Wales made another prop change as the experienced Gethin Jenkins was replaced by debutant Rob Evans through injury. Both teams set up a solid, competitive scrum as the second half got off to a much more serene start compared to the first.
A sloppy Rhys Webb box kick gave Ireland possession inside the Welsh half. Ireland had to remain patient and they made it inside Wales’ five metre line, but the brave and resilient Welsh defence forced the Irish further back and after thirty three brutal phases Wales tired and gave away a penalty that Ireland booted into the corner.
Ireland found themselves inside the five metre line again, but once more, Wales battled hard and the Irish could not penetrate. In what was an enduring 7 minutes, the Welsh remained solid and won a penalty which the crowd applauded with a relieving roar.
A frenetic fifteen minutes of rugby continued and a twisting breakthrough by centre Jonathan Davies resulted in Wales coming within metres of the Irish try line. In the 61st minute, Wales finally scored the first try of the game, as Scott Williams’ faked a pass and picked a gap in the Irish defence. Halfpenny was uncharacteristically wide with the conversion as Wales pulled 11 points clear of Ireland.
Ireland attempted an immediate response and a quick taken penalty by replacement scrum half Eoin Reddan almost pulled them back, but a knock on by Cian Healy, who was also making his 50th cap, gave Wales another much needed breather.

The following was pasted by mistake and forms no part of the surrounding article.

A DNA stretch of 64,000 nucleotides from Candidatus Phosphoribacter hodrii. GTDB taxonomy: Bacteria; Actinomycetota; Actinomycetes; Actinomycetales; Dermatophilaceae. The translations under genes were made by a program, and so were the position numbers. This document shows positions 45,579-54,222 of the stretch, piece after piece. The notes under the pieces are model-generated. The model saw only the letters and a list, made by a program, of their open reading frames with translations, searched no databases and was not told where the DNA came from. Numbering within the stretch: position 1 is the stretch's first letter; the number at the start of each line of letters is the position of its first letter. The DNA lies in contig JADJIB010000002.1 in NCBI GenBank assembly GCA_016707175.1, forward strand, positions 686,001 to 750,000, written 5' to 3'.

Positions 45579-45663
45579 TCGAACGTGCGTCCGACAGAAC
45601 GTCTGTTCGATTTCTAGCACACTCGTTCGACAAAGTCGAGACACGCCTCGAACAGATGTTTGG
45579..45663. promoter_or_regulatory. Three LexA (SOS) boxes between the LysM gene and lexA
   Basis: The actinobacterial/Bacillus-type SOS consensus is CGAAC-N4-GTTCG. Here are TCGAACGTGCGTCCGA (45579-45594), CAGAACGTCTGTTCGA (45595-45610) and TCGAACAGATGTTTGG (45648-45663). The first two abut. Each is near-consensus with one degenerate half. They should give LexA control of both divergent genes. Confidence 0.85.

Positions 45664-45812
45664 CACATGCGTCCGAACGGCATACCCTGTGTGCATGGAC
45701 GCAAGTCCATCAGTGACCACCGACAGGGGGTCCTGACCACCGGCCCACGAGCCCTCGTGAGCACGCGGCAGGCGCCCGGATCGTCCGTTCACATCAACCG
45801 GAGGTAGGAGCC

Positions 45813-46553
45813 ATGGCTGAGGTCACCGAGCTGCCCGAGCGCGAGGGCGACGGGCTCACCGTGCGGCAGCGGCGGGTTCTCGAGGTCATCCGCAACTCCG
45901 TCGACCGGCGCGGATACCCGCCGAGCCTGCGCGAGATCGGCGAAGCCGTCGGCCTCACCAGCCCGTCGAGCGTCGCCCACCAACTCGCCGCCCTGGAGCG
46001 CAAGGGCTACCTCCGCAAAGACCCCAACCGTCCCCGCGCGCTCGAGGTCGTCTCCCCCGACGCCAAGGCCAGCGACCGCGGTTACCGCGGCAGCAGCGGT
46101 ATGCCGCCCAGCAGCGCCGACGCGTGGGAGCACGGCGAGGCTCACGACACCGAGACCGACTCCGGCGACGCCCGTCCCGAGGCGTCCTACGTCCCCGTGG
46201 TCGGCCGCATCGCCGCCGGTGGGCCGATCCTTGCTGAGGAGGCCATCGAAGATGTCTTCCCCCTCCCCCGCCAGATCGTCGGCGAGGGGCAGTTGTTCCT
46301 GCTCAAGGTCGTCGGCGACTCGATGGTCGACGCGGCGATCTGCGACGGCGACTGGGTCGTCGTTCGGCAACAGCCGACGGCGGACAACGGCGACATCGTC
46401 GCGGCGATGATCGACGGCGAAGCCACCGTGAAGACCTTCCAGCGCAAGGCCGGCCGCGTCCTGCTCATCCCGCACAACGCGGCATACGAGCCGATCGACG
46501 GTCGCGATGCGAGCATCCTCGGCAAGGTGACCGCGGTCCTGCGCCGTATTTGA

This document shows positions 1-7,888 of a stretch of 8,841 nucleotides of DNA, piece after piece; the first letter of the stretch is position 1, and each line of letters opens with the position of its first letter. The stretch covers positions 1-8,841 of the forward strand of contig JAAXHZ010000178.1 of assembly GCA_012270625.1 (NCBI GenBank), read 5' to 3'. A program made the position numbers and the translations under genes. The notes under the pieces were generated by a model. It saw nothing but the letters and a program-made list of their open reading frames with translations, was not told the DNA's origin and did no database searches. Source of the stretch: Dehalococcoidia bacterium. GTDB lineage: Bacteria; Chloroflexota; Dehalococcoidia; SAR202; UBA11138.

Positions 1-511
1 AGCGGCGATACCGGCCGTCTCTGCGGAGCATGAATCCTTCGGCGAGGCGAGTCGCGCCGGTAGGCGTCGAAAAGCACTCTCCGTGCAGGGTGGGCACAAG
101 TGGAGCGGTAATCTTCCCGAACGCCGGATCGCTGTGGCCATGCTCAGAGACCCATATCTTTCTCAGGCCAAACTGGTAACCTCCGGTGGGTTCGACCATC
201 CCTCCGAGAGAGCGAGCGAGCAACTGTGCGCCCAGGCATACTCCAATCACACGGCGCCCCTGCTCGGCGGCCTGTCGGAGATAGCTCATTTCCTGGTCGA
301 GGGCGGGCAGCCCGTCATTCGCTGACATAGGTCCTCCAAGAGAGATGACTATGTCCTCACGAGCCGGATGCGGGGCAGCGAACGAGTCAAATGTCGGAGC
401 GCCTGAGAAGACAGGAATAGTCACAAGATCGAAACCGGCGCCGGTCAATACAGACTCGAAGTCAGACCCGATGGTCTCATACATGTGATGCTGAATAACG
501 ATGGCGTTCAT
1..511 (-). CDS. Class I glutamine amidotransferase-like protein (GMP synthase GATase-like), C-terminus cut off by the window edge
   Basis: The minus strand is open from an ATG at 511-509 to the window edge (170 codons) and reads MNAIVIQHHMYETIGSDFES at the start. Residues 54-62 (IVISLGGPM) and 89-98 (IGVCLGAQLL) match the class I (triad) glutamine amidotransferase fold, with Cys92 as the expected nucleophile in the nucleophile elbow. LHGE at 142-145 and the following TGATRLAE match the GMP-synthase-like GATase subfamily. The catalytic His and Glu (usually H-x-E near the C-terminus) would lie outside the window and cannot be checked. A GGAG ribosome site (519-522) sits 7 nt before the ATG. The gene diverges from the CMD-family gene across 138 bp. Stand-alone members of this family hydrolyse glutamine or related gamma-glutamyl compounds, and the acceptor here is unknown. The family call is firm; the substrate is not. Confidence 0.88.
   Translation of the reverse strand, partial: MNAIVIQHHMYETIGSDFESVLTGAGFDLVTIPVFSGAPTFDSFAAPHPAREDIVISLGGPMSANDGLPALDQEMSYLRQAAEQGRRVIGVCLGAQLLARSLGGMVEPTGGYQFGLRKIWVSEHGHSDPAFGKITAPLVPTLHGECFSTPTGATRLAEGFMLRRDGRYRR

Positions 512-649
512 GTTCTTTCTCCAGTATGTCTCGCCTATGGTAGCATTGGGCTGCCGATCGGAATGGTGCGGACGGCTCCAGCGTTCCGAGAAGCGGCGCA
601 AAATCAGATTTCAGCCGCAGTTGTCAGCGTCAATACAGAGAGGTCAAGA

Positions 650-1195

In the 69th minute, Ireland were awarded a penalty try after a gutsy drive. Sexton converted with ease in front of the posts to pull the Irish within four points and set up a tense last 10 minutes.
After smart Irish possession, Wales were gifted a penalty in Ireland’s territory and Halfpenny confidently stepped as he so frequently does up to put Wales 7 points clear with just 5 minutes remaining.
With two minutes remaining Wales centre Davies was given a yellow card that gave the Irish a final chance to score a converted try which would be enough to make it a tie.
A tense last gasp maul by Ireland came to nothing as Wales just did enough to hang on for the win, in what was a very exciting game of rugby, described by Welsh legend as “the best game of the Six Nations so far”.
The result means that Wales can still win the Six Nations crown despite questions being asked into their playing style after a disappointing autumn series. Wales will now look to finish off strongly against Italy in a weeks’ time.
MOTM – Sam Warburton
Wales starting XV: Leigh Halfpenny, George North, Jonathan Davies, Jamie Roberts, Liam Williams, Dan Biggar, Rhys Webb; Gethin Jenkins, Scott Baldwin, Samson Lee, Luke Charteris, Alun Wyn Jones, Dan Lydiate, Sam Warburton (captain), Toby Faletau.
Replacements: Richard Hibbard, Rob Evans, Aaron Jarvis, Jake Ball, Justin Tipuric, Mike Phillips, Rhys Priestland, Scott Williams.
Ireland starting XV: Rob Kearney, Tommy Bowe, Jared Payne, Robbie Henshaw, Simon Zebo, Johnny Sexton, Conor Murray; Jack McGrath, Rory Best, Mike Ross, Devin Toner, Paul O’Connell, Peter O’Mahony, Sean O’Brien, Jamie Heaslip.
Replacements: Sean Cronin, Cian Healy, Martin Moore, Iain Henderson, Jordi Murphy, Eoin Reddan, Ian Madigan, Felix Jones.